At least in Alberta (or at least in its mountain resort towns), the trick to Canadian cuisine seems to be staying away from anything too fancy and sticking with solid, hearty food. Not burgers, though - law requires they be cooked with the consistency of hockey pucks. So I was confident that a brew pub’s fish and chips would be a good choice - and I was right, but even more right than I expected. The fish was delicious, the outside not over-battered or over-fried, and the cranberry tartar sauce good. The fries were only okay and the slaw too little, but the fish more than made up for it. And then, since it was a brewpub, there was the beer. Rather than an imperial pint that could be a mistake, my mom and me split the sampler, a generous six-case of 6-oz. glasses. The breakdown was as follows:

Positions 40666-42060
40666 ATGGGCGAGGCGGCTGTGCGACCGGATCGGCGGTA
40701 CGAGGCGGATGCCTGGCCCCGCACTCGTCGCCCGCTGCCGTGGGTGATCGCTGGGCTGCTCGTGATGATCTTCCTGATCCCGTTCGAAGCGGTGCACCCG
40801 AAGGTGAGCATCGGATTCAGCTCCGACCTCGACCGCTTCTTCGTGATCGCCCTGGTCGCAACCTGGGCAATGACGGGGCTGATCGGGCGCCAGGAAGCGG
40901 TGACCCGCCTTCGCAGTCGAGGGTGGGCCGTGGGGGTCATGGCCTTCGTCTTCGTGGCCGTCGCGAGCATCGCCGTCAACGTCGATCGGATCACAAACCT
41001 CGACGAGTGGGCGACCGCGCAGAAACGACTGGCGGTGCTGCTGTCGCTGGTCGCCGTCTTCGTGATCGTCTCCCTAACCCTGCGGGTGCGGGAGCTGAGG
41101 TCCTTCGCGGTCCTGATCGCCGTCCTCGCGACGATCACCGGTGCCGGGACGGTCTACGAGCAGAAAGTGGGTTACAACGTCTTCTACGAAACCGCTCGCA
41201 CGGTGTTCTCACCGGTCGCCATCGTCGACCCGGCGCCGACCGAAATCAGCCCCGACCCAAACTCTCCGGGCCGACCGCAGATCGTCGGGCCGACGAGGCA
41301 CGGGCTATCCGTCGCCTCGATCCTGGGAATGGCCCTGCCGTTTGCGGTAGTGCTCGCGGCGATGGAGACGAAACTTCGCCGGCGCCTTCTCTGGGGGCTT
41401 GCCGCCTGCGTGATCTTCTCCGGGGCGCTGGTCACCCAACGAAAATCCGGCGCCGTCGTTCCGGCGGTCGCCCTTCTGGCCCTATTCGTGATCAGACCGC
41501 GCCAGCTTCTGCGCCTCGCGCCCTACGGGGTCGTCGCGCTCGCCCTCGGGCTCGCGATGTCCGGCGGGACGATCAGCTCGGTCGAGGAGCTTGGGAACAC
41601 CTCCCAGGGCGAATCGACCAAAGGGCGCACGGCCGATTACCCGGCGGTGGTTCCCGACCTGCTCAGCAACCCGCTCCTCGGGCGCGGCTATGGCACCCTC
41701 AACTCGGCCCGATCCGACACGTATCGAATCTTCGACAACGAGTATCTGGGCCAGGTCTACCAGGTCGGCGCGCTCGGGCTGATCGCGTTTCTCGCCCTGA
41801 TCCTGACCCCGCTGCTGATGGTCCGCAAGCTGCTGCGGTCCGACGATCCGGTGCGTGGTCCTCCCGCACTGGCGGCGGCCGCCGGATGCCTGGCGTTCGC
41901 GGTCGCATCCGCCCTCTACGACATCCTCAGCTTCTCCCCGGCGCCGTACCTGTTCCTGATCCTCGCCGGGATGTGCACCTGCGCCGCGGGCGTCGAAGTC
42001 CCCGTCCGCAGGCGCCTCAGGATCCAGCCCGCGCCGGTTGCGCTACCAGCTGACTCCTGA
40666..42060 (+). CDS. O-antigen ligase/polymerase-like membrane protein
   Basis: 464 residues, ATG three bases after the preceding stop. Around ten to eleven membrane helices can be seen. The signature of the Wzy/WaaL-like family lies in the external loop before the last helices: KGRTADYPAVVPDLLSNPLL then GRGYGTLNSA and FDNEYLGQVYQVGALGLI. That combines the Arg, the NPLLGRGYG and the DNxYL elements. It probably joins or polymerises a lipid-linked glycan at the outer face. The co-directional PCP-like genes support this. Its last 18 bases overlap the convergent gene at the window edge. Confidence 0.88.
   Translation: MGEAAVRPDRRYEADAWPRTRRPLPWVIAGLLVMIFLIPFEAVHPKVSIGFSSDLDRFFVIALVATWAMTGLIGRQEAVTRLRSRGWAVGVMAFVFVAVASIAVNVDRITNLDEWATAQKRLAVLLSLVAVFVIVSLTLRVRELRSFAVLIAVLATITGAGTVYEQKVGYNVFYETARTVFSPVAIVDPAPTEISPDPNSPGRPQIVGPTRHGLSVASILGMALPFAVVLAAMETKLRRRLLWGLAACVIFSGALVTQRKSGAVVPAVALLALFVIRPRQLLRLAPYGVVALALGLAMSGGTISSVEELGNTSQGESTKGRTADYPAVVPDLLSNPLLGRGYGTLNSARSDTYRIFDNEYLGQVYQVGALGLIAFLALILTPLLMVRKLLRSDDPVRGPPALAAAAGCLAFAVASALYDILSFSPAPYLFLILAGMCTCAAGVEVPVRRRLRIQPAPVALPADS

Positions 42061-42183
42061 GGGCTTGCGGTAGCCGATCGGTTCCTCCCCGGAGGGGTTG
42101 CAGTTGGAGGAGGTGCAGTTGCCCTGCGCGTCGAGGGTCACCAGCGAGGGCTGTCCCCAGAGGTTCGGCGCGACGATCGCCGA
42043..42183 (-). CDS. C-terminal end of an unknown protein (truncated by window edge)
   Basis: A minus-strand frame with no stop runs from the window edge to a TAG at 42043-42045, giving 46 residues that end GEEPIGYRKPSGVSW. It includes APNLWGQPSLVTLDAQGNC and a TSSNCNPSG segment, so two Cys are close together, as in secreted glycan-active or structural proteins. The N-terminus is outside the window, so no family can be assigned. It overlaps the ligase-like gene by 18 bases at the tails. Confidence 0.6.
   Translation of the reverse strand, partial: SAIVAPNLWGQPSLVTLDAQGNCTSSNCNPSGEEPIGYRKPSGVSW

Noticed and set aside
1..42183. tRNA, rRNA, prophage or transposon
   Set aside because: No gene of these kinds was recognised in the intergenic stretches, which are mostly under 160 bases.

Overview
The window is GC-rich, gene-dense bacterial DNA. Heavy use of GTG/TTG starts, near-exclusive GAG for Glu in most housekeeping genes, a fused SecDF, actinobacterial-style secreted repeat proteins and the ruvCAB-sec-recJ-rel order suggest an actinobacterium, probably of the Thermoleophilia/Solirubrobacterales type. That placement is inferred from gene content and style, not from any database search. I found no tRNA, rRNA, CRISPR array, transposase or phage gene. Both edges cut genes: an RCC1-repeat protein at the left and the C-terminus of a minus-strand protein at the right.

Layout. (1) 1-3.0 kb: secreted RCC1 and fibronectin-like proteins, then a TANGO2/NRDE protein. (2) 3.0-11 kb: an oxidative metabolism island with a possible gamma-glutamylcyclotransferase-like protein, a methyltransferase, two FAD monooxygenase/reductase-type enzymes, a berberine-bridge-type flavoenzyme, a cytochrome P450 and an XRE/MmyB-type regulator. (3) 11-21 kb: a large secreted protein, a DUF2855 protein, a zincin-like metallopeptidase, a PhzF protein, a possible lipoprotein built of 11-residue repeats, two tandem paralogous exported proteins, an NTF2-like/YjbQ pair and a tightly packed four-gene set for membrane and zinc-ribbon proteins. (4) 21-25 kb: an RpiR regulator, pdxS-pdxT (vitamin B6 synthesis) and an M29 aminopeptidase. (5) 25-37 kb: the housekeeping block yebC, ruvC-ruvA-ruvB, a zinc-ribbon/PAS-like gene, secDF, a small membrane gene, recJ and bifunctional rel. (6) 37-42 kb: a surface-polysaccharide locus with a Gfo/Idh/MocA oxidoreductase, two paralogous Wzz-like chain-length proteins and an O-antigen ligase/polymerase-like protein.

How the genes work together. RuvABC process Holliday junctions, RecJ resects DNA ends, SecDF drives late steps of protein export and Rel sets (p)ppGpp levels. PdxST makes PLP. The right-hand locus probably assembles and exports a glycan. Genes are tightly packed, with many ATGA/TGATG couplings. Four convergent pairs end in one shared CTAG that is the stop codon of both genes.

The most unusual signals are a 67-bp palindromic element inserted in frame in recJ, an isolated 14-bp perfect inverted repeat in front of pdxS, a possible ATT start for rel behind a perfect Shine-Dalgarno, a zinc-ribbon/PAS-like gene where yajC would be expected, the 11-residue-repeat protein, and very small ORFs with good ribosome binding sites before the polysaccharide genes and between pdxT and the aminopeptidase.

Rocket Ridge Raspberry Ale: “Yep, tastes like raspberry. Very nice,” said JD. Hoppy presentation but not taste; raspberry-y but not too sweet, and not gimmicky. One of my favorite non-Lambic fruit ales.
Liftline Cream Ale: best cream ale I’ve had in a while - very much like a Sierra Nevada, actually, but less hoppy and less carbonated.
Honey Bear Ale: actually pretty good. A little weird - local honey, cardamom and orange peel (but the honey was mostly what showed up), served with a slice of lime. JD didn’t like it; very aromatic, I found it clear and refreshing. Dunno if I’d want a lot of it, but an interesting beer.
Rock Hopper IPA: hoppy and a little bitter (in a good way), not too carbonated and just flowery and sweet enough (i.e., not very). A good IPA - JD’s 2nd favorite.
6060 Stout: a solid, chocolatey stout - the roast came through strong, dry and satisfying. Not Guinness but definitely multiple-pint-worthy.
B Hill Pil: a local favorite, JD rated this “Not overly bitter but with a tanginess. Full of flavor and with an effervessence.” Clearly the best beer of all of them, a big flavorful pils that’d be a regular drink of mine were it available.